Ruff also deserves his fair share of criticism for going to Vanecek again. It was pretty clear in the team’s Game 3 win that Vanecek was fighting the playoff yips. Even coming into yesterday’s game, his SV% was below .850. If a goalie stopped what was expected of him, at least until Ruff made the goalie switch, the Devils would’ve only been trailing by one goal. Who knows how the rest of the game goes if it’s a one-goal deficit. Get a lucky bounce, and it’s a tied contest. 

And the most frustrating part is almost everyone knew Schmid should’ve started yesterday, from fans to pundits alike. Ultimately, it could be a decision that plays a significant factor in ending the Devils’ season. 

Hughes Brothers Struggled

In Game 3, Luke and Jack Hughes played big roles in helping the team come away with an 8-4 win. Jack had two goals and two assists, while Luke had two assists in his playoff debut. Yesterday, both players struggled mightily, as the Hurricanes thoroughly controlled play when the Hughes brothers were on the ice at five-on-five. 

The Devils generated just 0.36 expected goals when Jack was on the ice while allowing 1.59, an expected goals percentage (xG%) of 18.5 percent. The team was out-chanced 13-5 in grade B chances and 7-2 in grade A chances with him on the ice. Needless to say that when Jack struggles to that level, it’s tough for the Devils to get anything going. 

Jack Hughes New Jersey Devils
New Jersey Devils center Jack Hughes (Photo by Jess Starr/The Hockey Writers)

Luke was on the ice for four goals against, though the team only gave up 0.72 xGs when he was on the ice. Some poor goaltending made his game look worse than it did, but he certainly wasn’t as impressive as in his playoff debut in Game 3.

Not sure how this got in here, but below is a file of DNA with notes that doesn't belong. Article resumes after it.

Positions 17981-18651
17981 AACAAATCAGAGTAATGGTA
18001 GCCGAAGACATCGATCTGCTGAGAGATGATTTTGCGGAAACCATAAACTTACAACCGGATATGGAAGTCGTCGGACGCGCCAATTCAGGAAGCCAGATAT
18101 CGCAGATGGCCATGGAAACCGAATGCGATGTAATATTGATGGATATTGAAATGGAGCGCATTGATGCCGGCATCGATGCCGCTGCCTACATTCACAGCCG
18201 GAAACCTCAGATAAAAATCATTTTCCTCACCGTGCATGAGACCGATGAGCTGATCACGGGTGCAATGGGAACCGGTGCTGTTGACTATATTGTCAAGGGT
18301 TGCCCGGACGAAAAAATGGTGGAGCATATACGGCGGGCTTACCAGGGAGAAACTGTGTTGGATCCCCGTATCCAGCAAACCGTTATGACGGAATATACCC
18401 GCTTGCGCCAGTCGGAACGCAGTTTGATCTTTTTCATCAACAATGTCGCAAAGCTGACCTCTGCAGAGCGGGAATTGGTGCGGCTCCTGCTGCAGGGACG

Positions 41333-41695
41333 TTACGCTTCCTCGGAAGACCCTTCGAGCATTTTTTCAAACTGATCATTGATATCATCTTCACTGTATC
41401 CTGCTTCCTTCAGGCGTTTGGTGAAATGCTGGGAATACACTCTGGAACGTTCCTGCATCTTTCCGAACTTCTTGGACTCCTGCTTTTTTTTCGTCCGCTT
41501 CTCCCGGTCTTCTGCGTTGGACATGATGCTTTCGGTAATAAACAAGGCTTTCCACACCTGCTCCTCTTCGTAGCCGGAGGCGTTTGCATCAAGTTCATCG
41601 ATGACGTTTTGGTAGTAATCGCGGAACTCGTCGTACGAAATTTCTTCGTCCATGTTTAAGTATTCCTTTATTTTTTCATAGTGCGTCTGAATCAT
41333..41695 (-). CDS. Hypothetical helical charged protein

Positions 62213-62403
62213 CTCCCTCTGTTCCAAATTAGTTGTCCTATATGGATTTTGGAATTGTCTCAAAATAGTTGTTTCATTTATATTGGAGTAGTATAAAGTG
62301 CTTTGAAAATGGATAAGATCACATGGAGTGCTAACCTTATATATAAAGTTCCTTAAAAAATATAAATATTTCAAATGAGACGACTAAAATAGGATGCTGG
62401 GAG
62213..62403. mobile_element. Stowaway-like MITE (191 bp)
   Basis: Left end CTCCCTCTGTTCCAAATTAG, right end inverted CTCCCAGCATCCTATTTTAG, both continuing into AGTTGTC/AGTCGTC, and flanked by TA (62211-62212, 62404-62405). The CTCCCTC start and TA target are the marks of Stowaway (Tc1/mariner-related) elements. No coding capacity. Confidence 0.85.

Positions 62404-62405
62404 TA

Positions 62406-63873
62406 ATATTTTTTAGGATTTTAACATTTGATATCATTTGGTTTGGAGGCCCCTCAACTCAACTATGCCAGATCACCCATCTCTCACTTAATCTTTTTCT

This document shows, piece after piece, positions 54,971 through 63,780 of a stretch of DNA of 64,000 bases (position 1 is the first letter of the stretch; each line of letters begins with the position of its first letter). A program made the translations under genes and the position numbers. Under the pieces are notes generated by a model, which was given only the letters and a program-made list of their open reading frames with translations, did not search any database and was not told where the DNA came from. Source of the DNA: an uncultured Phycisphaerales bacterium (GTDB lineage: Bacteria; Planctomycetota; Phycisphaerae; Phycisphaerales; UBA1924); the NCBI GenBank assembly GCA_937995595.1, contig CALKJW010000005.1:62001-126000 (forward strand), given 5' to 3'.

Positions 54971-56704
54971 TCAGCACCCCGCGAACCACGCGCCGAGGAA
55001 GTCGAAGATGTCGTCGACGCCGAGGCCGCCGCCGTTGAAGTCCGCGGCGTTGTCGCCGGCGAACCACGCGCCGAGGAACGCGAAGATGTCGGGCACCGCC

It’ll be interesting to see if Ruff takes Luke out of the lineup since the team won’t have last change on the road tomorrow evening. Brendan Smith, who had a strong Game 3, struggled yesterday, finishing with an 11.09 xG%. If Ryan Graves isn’t healthy enough to return to the lineup, Luke likely stays in, even with the Devils probably returning to a traditional 12/6 setup. 

Devils Quick Hits

  • One reason the Devils got caved in at five-on-five was the line of Jack Hughes, Timo Meier and Dawson Mercer couldn’t get anything going. On paper, it seems like they’d dominate, but they finished with a 20.64 xG% in Game 3. With Jesper Bratt struggling to produce this postseason, Ruff should throw him on a line with Hughes and Meier. There’s nothing to lose at this point, so it’s worth seeing if they can provide a spark as a line combo. 
  • The Devils’ power play has been an abomination in this series. The Hurricanes are generating more quality chances shorthanded than the Devils are with the man advantage. I’m not sure what the solution is since the Hurricanes’ penalty kill has had their power play’s number in all of 2022-23. But there’s no doubt it has to be much better tomorrow night for the Devils to have a chance at saving their season.